If you want to use a function in the application the bottom line is that you need to know where it's located. Without ASLR you can hardcode the address of the function into your DLL, and use a function pointer to call it. If you want to modify data from a function in a loaded library then you would need to hook that function, and call your own code for its ...


6

welcome to the Reverse Engineering SE! Unfortunately, your question isn't written very well. You shouldn't try to put two different questions into one, because that makes it more difficult to give a good answer. Also, both parts of your question should probably go better to stackoverflow, as both of them are more about software development than about ...


6

IsDebuggerPresent is found in most executables compiled with Visual C++ in the setup code that is executed before the main function. There are also legitimate use cases for SetWindowsHookExA, so you will often see them in clean executables.


5

One way that a process can detect the presence of injected threads is by the use of Thread Local Storage. When a thread is injected, the host's Thread Local Storage callbacks will be called unless the injector takes care to disable that. If the callbacks are called, then the host can query the start address of the new thread and determine if it is within ...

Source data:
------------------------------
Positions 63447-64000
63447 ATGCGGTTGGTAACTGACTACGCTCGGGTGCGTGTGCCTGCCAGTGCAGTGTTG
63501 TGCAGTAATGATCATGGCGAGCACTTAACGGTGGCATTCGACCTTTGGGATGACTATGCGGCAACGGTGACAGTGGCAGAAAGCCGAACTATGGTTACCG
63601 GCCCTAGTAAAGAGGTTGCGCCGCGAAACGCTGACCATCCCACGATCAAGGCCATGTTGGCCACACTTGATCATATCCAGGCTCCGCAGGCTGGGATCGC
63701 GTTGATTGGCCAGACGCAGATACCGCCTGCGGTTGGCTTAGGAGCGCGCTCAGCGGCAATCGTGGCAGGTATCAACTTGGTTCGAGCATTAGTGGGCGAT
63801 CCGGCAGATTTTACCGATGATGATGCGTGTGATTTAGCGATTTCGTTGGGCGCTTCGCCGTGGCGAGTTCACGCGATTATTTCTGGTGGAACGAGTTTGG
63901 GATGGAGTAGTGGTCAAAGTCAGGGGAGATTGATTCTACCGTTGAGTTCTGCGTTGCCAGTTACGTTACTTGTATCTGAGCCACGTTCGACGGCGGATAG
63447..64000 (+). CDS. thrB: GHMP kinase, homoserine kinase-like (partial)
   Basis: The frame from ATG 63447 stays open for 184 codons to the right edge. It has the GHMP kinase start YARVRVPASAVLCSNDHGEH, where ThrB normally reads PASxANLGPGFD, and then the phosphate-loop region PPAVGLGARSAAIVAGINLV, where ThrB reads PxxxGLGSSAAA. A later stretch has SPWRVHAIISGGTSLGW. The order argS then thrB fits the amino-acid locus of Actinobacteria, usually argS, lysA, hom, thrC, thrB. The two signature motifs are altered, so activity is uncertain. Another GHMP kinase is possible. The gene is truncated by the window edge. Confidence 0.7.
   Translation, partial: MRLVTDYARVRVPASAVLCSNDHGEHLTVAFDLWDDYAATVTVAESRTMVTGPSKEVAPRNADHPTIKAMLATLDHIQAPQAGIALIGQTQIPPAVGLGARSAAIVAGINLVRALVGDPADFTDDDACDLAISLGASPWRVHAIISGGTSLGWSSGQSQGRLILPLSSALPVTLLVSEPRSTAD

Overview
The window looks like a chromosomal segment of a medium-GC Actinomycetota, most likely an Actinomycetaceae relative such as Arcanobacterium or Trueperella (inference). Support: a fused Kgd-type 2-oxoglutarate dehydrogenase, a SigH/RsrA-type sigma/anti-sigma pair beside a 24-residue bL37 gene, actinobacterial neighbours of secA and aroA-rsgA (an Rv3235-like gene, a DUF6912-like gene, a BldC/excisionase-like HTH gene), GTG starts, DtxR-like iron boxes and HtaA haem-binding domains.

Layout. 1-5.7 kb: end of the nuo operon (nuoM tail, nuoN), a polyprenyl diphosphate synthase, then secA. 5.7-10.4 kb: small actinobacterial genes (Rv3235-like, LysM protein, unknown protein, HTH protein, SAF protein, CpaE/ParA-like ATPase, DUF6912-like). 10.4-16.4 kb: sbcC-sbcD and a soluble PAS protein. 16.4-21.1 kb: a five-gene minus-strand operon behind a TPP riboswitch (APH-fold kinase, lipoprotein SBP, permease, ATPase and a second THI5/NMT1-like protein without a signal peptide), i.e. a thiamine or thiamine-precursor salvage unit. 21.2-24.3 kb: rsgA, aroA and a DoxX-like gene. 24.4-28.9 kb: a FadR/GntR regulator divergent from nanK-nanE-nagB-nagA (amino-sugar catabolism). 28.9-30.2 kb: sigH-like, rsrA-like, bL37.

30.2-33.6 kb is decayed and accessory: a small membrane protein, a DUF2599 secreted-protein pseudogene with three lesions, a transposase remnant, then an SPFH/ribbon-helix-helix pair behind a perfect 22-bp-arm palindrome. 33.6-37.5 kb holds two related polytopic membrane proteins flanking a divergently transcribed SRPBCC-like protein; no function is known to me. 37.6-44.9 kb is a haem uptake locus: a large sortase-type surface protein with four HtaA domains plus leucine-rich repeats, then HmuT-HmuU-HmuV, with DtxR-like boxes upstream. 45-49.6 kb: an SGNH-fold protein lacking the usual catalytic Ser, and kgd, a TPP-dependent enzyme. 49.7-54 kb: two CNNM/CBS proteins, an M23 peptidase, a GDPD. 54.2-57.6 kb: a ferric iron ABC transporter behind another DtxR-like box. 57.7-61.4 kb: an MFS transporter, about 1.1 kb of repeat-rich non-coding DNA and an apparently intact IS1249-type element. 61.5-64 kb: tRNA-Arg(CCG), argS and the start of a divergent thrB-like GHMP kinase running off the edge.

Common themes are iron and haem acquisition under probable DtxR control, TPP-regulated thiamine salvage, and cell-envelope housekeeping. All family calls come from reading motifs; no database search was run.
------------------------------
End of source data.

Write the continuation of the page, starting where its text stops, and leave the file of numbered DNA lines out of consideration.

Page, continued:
5

First, this article from Trustwave does an excellent job covering the topic thoroughly from a beginner's perspective (note: there are formatting errors throughout the article where it mashes two words together every two lines or so, but that aside, the content is good): https://www.trustwave.com/Resources/SpiderLabs-Blog/Basic-Packers--Easy-As-Pie/ Next, ...


5

I think I got it. GetWindowLongPtr(hWnd, -1) returns a pointer to a nested struct that is a part of the WND struct (that contains main information about a window.) There's really no official name for it, but judging by this function name in comctrl32: I'd define it as such: struct WF{ WF_STATE state; WF_STATE2 state2; DWORD ExStyles; //With ...


4

When printf() is called as an external function, the Windows loader needs to look up the address of the printf() function by-name at run-time so that the caller can find the printf() code. When printf() is called as an embedded library function, the compiler already knows the address of the printf() function at compile-time, and thus doesn't need to embed ...


4